I’m Graham Cranfield, and I’m an illustrator and game designer from Richmond, Virginia, USA. Game design is something I can only do on the side for now, and I think I prefer it not ever becoming a job. I always feel the need to create something, be it a drawing or a set of rules, and it’s much easier to do both of those things when it’s entirely for fun.
I began working on what would become Hero’s Journey Home back in early 2014. I initially had wanted to create a modified Rock-Paper-Scissors, basically a themed version of the game with some additional modifiers to downplay the luck factor and give some variation. There were various fantasy/RPG character types you could choose from and they had different attack strengths. Additionally, the combat would take place at various locations which would affect the gameplay as well.
The more locations and characters I added, I realized that instead of having it just be a game of player vs player combat, it could instead be an actual adventure. This led into trying to figure out the overarching goal which would remain constant while the internals of the game were variable.
Having a definite end at a Home card solved the issue, for me, in a novel way. Starting at the end of the Quest I liked because it didn’t rely on a final boss fight. Once you beat the final boss, there’s not much incentive to play again; having enemies of varying strength shuffled throughout the deck means you never have the same path to victory. Mix in the locations, items, and (in two player games) player v player combat, and you have a robust mechanism for inviting replay.
The rest of the actual game mechanics and rules fell into place during playtesting. The combat system, the character actions, sort of the core mechanics of the game, changed considerably due to testing.
In combat, where originally the combat order was determined prior to battle, handing the player the choice of who is targeted by an enemy with every attack I felt added a nice psychological aspect to the game and it also eliminates luck as a deciding factor. There’s a lot of dice rolling in the combat portion of the game (which is mitigated by new rules in the first expansion), and I really wanted to confine that to hits, not who gets hit.
Character actions, too, were very limited or non-existent early on. It should have been obvious, but it wasn’t, that weak characters are the first to get the (literal) axe. So you’ll notice that even physically weak characters have powerful actions, and this has the knock-on effect of causing the player to funnel enemy attacks towards more powerful characters, which has a much more natural feel. You protect your wizards, and even your fools, because they can’t do it themselves.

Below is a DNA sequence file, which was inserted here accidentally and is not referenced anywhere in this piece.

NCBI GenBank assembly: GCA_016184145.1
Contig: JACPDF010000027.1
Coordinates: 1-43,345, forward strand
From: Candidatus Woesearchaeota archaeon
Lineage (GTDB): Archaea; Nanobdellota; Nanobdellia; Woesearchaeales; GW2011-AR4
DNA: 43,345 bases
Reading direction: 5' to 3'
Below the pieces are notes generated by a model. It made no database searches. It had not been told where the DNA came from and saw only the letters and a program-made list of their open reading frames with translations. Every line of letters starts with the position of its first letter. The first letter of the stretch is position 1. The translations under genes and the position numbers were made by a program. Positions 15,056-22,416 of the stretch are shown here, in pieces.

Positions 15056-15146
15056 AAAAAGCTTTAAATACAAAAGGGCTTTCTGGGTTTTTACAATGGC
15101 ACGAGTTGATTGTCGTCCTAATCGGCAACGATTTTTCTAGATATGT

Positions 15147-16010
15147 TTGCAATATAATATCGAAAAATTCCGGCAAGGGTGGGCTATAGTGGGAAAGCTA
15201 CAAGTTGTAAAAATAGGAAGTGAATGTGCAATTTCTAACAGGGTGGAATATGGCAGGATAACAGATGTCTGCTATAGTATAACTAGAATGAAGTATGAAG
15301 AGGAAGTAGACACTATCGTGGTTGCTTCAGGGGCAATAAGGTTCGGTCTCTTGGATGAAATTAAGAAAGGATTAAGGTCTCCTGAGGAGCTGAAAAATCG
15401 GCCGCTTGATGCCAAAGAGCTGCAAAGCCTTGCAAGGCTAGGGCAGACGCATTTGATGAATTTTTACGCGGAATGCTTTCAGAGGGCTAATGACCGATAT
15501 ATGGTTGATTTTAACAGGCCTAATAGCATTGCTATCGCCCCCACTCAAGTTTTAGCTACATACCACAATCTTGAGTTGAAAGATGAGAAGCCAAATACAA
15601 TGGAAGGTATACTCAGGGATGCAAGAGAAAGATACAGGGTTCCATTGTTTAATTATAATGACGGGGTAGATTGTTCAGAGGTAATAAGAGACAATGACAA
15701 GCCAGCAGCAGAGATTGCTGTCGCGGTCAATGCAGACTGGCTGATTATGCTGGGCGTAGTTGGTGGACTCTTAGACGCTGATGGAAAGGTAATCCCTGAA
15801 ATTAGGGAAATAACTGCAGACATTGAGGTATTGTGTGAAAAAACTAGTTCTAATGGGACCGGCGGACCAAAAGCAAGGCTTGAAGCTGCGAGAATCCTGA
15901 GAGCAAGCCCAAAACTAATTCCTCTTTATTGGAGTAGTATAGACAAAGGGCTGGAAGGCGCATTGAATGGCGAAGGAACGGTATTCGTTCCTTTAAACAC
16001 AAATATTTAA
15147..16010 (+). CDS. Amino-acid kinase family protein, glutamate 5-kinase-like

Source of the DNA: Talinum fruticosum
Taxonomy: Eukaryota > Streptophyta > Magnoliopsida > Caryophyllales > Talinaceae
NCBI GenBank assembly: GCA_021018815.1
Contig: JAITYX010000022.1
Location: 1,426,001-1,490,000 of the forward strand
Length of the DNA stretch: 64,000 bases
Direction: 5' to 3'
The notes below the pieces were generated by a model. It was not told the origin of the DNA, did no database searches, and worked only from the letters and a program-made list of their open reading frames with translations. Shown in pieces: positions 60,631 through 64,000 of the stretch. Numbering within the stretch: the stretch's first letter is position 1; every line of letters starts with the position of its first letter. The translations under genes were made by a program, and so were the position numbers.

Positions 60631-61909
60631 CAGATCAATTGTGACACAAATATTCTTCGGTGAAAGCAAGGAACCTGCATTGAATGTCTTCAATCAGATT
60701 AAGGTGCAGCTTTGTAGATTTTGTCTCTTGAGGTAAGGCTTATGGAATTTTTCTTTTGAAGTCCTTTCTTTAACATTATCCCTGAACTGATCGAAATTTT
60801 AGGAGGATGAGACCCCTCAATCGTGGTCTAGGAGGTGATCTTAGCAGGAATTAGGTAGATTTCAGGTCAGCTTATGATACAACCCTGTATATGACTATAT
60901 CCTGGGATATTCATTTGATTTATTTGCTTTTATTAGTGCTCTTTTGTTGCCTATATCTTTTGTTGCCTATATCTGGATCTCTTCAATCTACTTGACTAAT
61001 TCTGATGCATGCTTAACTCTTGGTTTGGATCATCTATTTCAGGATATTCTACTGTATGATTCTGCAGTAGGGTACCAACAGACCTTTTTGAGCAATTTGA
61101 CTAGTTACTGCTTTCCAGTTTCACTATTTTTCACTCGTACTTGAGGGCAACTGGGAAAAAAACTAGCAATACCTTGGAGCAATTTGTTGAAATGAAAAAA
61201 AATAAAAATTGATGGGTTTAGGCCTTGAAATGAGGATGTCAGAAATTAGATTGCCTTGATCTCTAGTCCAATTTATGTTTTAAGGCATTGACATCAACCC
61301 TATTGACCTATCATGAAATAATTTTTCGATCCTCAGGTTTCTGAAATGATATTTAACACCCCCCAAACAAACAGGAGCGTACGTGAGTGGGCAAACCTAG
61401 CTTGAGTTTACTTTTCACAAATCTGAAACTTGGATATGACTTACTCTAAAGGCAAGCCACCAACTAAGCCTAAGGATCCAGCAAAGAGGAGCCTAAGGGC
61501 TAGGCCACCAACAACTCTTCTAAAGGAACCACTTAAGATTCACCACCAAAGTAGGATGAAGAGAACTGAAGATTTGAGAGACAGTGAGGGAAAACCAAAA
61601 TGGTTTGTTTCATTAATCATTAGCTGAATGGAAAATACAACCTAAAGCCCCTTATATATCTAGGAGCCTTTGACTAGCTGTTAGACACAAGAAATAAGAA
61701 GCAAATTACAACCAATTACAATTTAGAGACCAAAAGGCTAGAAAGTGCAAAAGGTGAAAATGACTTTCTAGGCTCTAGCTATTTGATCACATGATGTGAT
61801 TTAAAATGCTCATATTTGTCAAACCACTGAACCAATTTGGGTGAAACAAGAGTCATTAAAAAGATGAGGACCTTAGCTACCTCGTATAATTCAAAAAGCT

Visually, the original prototype game I created was vastly simpler than the final product. I really like the idea of a game where the cards just have a simple picture, or a picture with a word, like Tarot cards, and there’s this deep meaning and functionality behind them that the players already know.
My illustrations, especially for the prototype, went in this direction. I drew the cards at full size and used little wooden stamps to add the name of the character/place/item along the bottom. I really wanted just that to be the final card. But, after testing, it was clear that wasn’t going to work. I still tried to minimize the text and make the rulebook an all-in-one reference, but you can’t just throw essentially blank cards at people and expect them to pick it up.
At the same time all of this is going on, since the entire game is a one-person operation, I’m trying to figure out the cheapest and most effective way to get all the parts and package the whole thing up.
My wife, at the beginning, suggested using a bag of some sort. I really resisted that and thought surely a box would be easy to come by and not very expensive. I found out quickly that packaging is not cheap. It is incredibly expensive. Quality, custom game boxes especially are prohibitively expensive unless you’re ordering them in the thousands. So, on to a bag.
The burlap bag ended up being a great way to set the game apart and, nicely, it ties into the whole theme of the game. On the down side, it’s a huge pain to fill and it turns out it can be difficult to get the rulebook out, so, for future editions, I’m going smaller and boxier.
This being my first game, along with the fact that I’m not good with self-promotion (my wife drove most people to the Indiegogo campaign), meant the initial print didn’t go out to but 50 people. However, thanks to word of mouth, and good ratings and some nice reviews, I sold another 50 last year which sold me out completely.
I’m planning a Kickstarter which I’d like to launch later this year to get the game out to all the people who’ve been asking me for a copy, so we’ll see how that goes. In the meantime I’m working on some other things which, also, will take a while for me to get out there. But as long as I’m creating, I figure it’ll all work out.